Ellicott's Commentary for English Readers 3 He spake many things unto them in parables. There had been illustrations and similitudes before, as in that of the houses built on the sand and on the rock in Matthew 7:
The word parable Hebrew mashal; Syrian mathla, Greek parabole signifies in general a comparison, or a parallel, by which one thing is used to illustrate another. It is a likeness taken from the sphere of real, or sensible, or earthly incidents, in order to convey an ideal, or spiritual, or heavenly meaning.
As uttering one thing and signifying something else, it is in the nature of a riddle Hebrew khidah, Gr. Its Greek designation from paraballein to throw beside or against indicates a deliberate "making up" of a story in which some lesson is at once given and concealed.
As taking simple or common objects to cast light on ethics and religion, it has been well said of the parable that "truth embodied in a tale shall enter in at lowly doors. The derivation of the Hebrew is unknown.
If connected with Assyrian mashalu, Arabic matala, etc. But it will be a likeness which contains a judgment, and so includes the "maxim" or general proposition bearing on conduct Greek "gnomic wisdom"of which the Book of Proverbs Meshalim is the chief inspired example.
In classic Latin, the Greek word is translated collatio Cicero, "De invent. Observe that parabole does not occur in St. John's Gospel nor paroimia proverb in the Synoptics.
Likeness and abstraction enter into the idea of language, but may be contrasted as body and spirit, standing as they do in a relation at once of help and opposition. Wisdom for the practice of life has among all nations taken a figurative shape, passing from myth or fable into the contracted sayings we term proverbs and arriving in the Greek schools of philosophy as ethical systems.
But system, or technical metaphysicsdoes not appeal to the Semite ; and our Sacred Books were never written with a view to it. If, however, system be not made the vehicle of teaching, what shall a prophet employ as its equivalent?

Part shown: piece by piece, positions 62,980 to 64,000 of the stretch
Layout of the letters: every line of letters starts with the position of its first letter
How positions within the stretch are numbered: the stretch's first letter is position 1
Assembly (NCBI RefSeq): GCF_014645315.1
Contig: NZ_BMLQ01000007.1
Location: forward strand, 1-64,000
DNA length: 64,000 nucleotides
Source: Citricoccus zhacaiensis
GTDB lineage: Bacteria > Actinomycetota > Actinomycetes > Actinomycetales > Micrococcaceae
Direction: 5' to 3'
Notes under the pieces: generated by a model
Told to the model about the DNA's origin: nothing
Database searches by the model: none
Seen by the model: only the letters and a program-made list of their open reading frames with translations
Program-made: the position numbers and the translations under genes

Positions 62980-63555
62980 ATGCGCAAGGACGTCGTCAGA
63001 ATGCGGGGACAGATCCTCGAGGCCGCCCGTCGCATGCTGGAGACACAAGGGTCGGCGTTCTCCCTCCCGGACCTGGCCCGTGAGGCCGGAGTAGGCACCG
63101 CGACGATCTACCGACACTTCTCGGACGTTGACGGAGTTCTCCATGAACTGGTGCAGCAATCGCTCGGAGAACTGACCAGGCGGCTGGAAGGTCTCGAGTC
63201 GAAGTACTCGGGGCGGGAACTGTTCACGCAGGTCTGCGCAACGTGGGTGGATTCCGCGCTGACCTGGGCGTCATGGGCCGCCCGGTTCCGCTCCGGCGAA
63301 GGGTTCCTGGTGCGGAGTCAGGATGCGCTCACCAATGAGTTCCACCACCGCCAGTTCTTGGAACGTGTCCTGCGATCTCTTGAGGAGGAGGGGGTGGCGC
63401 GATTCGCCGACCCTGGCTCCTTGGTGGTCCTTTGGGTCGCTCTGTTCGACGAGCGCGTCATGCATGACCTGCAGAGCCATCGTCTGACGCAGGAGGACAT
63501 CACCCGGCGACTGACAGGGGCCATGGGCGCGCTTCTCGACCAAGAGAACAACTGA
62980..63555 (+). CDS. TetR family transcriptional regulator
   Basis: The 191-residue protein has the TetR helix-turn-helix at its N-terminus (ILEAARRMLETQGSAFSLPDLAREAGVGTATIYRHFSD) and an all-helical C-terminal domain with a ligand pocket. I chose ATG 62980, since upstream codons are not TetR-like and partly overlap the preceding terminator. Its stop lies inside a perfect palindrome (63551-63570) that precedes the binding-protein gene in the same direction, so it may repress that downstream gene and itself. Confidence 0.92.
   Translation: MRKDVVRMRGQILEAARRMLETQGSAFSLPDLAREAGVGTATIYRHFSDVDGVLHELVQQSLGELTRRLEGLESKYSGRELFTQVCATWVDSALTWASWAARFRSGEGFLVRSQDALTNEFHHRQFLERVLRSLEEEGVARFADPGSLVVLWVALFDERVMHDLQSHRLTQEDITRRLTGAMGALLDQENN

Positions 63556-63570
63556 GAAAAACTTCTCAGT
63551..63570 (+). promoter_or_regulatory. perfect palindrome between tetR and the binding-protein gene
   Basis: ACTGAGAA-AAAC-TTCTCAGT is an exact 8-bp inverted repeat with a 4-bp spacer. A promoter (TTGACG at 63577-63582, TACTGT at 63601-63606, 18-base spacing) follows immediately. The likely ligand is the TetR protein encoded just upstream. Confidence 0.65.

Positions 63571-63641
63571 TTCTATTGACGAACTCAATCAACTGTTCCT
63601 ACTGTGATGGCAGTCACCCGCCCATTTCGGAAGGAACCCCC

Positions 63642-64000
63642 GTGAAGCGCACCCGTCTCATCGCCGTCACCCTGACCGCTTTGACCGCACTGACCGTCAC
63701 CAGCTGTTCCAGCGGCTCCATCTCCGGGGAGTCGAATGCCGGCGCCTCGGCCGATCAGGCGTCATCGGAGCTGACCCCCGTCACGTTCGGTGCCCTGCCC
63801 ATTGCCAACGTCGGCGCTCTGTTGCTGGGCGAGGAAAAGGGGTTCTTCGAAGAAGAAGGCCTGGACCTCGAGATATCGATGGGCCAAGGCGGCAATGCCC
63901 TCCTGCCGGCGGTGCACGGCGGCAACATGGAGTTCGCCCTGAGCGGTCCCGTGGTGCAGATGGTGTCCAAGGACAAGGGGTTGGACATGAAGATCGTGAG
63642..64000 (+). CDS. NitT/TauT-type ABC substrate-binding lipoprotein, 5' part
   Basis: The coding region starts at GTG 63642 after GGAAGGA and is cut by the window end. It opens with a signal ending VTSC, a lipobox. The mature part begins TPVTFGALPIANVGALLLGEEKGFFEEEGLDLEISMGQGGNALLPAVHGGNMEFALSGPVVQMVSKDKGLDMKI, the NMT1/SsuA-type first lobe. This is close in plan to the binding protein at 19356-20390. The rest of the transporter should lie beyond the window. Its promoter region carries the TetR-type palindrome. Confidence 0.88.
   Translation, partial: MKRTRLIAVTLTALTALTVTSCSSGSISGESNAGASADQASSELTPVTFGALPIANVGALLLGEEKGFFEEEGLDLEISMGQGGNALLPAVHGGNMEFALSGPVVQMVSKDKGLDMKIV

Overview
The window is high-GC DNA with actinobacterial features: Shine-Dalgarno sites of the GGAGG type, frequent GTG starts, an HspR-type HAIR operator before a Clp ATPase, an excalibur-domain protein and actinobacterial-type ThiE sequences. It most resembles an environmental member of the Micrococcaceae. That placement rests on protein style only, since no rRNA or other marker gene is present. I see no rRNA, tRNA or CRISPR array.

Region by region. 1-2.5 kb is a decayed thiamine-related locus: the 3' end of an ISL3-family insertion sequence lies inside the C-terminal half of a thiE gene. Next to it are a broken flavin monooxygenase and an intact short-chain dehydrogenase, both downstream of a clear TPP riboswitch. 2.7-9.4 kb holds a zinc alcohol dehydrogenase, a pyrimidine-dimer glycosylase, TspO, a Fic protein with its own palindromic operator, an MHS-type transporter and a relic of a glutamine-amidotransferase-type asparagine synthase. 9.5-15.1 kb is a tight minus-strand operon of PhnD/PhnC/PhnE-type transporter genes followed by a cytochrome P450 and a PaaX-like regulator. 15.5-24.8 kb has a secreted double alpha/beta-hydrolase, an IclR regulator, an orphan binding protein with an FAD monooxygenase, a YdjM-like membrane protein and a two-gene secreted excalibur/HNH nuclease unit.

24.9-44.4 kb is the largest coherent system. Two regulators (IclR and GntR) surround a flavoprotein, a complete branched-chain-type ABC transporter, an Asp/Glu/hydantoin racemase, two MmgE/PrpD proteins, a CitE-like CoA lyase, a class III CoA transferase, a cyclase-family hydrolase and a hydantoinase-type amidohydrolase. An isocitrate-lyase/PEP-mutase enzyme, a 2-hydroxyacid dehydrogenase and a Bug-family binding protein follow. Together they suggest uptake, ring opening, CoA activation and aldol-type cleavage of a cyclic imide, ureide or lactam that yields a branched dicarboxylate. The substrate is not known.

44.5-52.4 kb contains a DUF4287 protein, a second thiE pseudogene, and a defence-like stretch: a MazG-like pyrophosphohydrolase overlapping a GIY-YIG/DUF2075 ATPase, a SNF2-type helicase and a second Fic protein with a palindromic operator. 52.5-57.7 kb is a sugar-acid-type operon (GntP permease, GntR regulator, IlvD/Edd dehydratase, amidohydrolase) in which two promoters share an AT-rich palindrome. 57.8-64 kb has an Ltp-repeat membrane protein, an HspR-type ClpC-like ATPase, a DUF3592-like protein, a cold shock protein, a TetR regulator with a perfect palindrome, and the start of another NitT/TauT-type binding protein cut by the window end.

The image or comparison remains. It is primitive, interesting, and easily remembered; and its various applications give it a continual freshness.
The story came into use long before the system, and will survive when systems are forgotten. Its affinity, as a form of Divine speech with the "Sacrament" mysterion as a form of Divine action, may profitably be kept in mind.
Neither can we overlook the points of resemblance which exist between parables and miraclesboth exhibiting through outward shows the presence of a supernatural doctrine and agency.
Hence we may speak of the irony which must always be possible in devices adapted to human weakness of understanding, where heavenly secrets are concerned. Bacon has said excellently well, "parables are serviceable as a mask and veil, and also for elucidation and illustration" De sap.
Of Scripture parables we conclude that they illustrate and edify by revealing some Divine principle, with immediate reference to the hearers addressed, but with more remote and recondite applications in the whole Christian economy to which they belong.
Both are connected and may be traced to the same root in Revelation: We cannot lose either out of sight. The parables of the New Testament refuse to be handled like Aesop's fables; they were intended from the first to shadow forth the "mysteries of the Kingdom of Heaven", and their double purpose may be read in Matthew CHRISTIANITY EXISTED.
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